It would appear that mechanical anarchism has become the last refuge of the scoundrel.

Mechanical Authoritarianism?

So, Stephen Gowans, tireless defender of Mugabe and Ahmedinejad, wants to lecture me about "Hitler"? That's hilarious.

Let me get this straight: Peter Ackerman is "Hitler" (it's proven by the Glenn Beck blackboard graphics that look like peyote buttons that Dr. Pine is posting frenetically to her blog, I guess, they prove that Ackerman runs the whole wide world! Who knew?), and if I correct knowingly false claims of "fact," I am defending not only "Hitler" but, also, "Franco"? That's right. Anarchists always defended Franco. Not.

Wow. That's, to conjure up another foe of Franco, positively Orwellian.

I will leave you misguided souls to your UFO conspiracy rantings (so sorry what the aliens did to you, Doctor: Show me on the doll where Peter Ackerman touched you, please!), and no longer consider myself a friend nor colleague ni companhero of Dr. Pine, who has apparently gone off the deep end here, making open public threats of misguided revenge on her blog against people who very naturally and respectfully have done no more than defend themselves from malicious libels and Glenn Beck Crayola charts of how they are "Hitler" and therefore run the world, and, wow, just wow, sad to see formerly coherent former colleagues succumb to bizzaro world obsessions.

Keep it up. I'm kinda glad to see that Glenn Beck-ism isn't just a phenomenon of the right, because in the end it is not right or left, but about low moral character, and this particular corner of the Internets is a cesspool of it right now. Hasta la vista...

some clarity please

This article is posted in a very confusing way. With Maidhc Ó Cathail's name and the link to the original article not mentioned until some distance down, the casual reader could easily have taken away the mistaken impression that it was actually penned by the author of this blog, who also has "students."

But then just when you realize thanks to the belated link & mention of the original, that it was NOT written by Adrienne, you arrive at the comments section where you are left to interpret whether Maidhc rather than Adrienne is responding directly, or else Adrienne is channeling Maidhc. Perhaps Maidhc is guest blogging? Perhaps Adrienne is Maidhc? We don't know. We can only guess. Maybe we will guess wrong.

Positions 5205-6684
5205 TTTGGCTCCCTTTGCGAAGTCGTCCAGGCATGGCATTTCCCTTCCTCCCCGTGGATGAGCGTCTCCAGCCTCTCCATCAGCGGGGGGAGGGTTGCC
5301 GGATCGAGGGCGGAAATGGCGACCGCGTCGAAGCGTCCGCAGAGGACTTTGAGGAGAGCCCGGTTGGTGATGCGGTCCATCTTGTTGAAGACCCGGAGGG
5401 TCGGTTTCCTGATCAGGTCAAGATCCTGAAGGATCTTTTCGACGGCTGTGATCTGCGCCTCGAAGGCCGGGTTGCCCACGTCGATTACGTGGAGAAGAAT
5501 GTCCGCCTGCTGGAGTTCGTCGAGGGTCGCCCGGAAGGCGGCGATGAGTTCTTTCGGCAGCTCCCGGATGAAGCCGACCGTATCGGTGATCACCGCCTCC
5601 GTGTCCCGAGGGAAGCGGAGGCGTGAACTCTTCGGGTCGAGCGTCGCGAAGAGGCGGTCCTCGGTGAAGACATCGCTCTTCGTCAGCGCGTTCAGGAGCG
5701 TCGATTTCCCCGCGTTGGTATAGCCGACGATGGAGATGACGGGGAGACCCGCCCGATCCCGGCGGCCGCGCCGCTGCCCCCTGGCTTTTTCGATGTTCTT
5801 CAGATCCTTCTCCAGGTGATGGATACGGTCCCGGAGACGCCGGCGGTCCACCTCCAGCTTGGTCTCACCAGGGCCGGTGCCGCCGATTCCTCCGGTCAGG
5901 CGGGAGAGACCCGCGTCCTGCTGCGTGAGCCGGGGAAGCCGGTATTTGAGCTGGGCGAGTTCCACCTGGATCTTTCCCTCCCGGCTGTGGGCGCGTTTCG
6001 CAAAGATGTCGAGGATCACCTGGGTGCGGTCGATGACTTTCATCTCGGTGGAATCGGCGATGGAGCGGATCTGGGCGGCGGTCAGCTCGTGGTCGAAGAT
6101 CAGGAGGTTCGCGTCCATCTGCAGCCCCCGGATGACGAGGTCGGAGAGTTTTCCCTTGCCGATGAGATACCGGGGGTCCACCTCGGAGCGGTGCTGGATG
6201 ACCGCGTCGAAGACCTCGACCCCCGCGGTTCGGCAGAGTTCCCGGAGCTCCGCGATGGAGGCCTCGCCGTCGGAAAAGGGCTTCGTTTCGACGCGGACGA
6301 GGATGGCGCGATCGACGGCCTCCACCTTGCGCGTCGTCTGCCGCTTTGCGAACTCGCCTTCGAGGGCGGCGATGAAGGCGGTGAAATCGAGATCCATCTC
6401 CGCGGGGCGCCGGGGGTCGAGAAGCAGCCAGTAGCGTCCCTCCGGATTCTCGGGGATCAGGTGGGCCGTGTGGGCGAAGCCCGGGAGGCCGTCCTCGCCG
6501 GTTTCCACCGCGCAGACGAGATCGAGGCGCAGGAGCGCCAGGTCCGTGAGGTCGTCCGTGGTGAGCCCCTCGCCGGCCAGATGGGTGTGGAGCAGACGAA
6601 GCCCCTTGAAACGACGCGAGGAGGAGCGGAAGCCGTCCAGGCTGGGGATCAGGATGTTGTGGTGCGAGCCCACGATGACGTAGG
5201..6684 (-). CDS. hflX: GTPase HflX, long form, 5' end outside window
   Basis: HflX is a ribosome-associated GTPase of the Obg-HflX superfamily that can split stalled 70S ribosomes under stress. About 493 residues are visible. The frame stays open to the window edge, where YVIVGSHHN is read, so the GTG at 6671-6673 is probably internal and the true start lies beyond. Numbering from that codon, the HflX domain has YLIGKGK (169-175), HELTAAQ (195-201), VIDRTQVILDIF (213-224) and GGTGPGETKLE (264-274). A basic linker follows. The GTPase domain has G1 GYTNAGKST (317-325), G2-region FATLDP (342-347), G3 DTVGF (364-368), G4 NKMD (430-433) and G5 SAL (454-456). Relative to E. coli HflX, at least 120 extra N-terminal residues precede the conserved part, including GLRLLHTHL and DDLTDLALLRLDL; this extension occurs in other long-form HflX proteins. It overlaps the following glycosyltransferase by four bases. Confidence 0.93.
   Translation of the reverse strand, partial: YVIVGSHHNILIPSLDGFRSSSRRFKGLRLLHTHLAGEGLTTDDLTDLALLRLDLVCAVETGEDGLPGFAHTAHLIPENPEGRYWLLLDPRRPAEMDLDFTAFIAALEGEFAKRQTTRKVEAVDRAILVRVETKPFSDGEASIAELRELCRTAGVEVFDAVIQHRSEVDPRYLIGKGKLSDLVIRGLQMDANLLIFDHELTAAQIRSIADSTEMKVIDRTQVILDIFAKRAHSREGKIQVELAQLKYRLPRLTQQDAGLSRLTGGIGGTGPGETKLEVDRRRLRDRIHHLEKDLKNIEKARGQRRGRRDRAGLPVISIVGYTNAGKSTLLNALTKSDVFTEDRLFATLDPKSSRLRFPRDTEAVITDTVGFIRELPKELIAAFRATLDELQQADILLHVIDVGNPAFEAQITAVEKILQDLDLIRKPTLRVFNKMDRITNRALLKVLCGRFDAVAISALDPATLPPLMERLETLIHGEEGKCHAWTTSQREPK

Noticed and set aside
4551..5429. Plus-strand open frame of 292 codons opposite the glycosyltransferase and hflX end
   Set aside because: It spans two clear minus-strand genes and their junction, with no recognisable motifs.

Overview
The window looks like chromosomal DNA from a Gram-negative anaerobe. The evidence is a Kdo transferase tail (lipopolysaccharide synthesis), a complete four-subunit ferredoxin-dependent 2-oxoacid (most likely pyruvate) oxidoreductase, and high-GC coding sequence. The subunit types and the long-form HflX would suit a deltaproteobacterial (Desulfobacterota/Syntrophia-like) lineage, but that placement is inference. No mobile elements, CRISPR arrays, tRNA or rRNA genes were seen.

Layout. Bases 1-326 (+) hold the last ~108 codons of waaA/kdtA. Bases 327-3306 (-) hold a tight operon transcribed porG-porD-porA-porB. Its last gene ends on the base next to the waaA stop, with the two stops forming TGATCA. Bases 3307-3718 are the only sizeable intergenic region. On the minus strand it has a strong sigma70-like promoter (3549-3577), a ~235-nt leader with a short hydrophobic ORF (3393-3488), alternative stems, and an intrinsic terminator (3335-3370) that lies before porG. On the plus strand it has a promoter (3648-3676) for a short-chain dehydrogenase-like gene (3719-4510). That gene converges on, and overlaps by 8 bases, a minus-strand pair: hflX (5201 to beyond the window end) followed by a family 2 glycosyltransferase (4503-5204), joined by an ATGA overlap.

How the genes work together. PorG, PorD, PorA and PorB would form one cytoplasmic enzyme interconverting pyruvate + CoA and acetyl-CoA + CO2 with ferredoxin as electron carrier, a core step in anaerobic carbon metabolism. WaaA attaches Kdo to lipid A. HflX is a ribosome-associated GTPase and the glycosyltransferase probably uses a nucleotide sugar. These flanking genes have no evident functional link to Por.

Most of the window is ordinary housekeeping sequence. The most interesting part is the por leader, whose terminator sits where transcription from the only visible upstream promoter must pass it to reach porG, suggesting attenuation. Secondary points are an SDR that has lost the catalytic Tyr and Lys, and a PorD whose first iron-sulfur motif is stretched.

Then (if you are still paying attention) you finally realize that the bold CORRECTION in the first paragraph was probably the "comment" referred to in the title, rather than any comment in the Comment Section, but at this point you have to wonder, whose comment/correction is it? It's needlessly distracting. But otherwise a good piece that deserves wider distribution.


Everything before where I mention Maidhc is me speaking; from the linked article title below is his article.


That helps. Now I get that the "comment" was actually the whole first paragraph, meant as an introduction, not just the correction sandwiched in the middle.

...Behind Egypt's Nonviolent Revolution

This may be trivial but I wondered what "offensively gendered way" means, in the first sentence.

Is this an attribute/behavior

Is this an attribute/behavior peculiar to men? Ann Coulter comes to mind...

I just kinda tripped on the phrase's sexism, and noticed that you have spent a fair amt of time studying such things. But it colored how I received the rest of your case against Ackerman. I understand you were angry, esp if he was shouting at you etc.


You'd call my use of the phrase "offensively gendered way", and not the fact of his behavior (which several people around me commented upon, including a much younger man whom he addressed repeatedly while blatantly ignoring me) sexist? That's pretty out there. Your odd and patronizing interpretation of my phrasing may have colored how you received what I wrote, but it any case, I wasn't "angry" and—as you imply—weakened by an emotional (dare I say "feminine") response. I was, rather, alerted to the fact that this was a man with a particularly aggressive and misogynist approach to "non-violence" and a total disinterest in voices and agency that contradict his twisted vision of democracy. This analysis was, and continues to be, borne out by further investigation. Afterthought: if you didn't actually do so, click on the link I posted in my above response. That might help you to understand what I was (and am) referring to.

Interesting turn of phrase: near-governmental organization

I do have to say that Human Rights Watch has performed a valuable role in documenting and publicizing the governmental violence, so Soros funding is not all bad.

Long delayed afterthought

Charles: HRW only got its act in gear in response to our direct action; it dragged its feet to an unconscionable degree.